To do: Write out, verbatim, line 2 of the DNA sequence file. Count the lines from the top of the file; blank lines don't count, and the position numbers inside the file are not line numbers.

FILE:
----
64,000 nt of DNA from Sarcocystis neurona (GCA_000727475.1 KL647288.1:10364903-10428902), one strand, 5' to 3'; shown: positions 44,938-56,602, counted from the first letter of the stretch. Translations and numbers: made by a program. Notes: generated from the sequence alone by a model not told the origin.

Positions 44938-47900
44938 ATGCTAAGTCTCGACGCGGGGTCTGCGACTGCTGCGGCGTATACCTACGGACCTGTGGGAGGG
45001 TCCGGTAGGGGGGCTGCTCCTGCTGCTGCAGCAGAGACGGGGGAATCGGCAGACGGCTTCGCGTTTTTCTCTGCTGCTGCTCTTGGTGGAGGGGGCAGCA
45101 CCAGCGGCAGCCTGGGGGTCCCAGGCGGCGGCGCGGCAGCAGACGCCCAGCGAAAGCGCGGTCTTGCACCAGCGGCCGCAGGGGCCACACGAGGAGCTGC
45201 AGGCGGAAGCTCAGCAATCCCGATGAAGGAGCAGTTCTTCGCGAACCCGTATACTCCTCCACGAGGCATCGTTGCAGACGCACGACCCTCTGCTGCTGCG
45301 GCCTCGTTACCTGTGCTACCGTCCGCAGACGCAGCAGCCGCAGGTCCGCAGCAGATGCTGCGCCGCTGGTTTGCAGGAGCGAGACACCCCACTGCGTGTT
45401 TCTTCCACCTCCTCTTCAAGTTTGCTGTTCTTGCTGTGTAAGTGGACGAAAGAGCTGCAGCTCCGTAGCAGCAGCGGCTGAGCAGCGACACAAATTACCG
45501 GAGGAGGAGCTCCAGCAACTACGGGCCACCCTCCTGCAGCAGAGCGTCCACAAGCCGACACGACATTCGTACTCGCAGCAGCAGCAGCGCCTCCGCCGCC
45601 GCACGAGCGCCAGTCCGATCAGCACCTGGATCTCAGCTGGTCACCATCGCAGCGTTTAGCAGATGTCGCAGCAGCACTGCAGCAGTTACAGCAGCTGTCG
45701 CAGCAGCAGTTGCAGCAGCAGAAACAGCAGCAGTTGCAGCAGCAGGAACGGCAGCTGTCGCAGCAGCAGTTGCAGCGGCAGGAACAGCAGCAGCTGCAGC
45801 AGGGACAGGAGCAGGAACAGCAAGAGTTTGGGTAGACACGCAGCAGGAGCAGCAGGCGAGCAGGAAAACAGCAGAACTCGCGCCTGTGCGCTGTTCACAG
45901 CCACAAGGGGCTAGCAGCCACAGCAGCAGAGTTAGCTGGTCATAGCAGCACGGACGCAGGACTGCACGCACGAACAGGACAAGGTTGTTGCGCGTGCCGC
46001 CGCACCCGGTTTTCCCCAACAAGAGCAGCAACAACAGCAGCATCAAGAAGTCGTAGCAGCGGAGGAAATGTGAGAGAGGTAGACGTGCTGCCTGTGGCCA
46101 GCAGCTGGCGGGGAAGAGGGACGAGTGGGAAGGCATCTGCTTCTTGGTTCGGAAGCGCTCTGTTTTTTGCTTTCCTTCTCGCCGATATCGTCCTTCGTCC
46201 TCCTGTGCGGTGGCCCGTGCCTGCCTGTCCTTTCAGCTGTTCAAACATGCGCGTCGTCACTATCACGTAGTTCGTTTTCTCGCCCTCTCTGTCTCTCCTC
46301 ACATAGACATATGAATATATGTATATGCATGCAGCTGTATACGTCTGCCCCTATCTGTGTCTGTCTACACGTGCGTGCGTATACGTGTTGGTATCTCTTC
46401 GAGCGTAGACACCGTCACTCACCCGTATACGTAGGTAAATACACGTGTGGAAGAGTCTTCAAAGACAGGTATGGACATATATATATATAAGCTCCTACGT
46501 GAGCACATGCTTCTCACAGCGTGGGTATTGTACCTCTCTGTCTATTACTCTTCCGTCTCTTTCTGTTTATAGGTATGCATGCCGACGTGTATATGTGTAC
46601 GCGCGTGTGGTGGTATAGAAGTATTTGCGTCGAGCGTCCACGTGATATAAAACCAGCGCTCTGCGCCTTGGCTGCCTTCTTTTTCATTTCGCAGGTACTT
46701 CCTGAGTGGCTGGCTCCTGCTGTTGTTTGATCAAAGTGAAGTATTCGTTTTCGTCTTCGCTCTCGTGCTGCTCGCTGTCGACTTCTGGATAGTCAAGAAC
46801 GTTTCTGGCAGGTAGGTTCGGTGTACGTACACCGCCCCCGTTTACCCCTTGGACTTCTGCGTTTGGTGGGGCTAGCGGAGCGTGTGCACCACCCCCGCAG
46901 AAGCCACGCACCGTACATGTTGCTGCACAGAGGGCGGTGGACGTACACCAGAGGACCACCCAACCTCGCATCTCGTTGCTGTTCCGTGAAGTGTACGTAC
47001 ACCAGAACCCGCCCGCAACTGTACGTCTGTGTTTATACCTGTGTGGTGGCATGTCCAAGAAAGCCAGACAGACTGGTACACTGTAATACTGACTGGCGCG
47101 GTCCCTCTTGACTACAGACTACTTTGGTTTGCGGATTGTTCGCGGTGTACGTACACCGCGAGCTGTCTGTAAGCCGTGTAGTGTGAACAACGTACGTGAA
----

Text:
Positions 44938-47900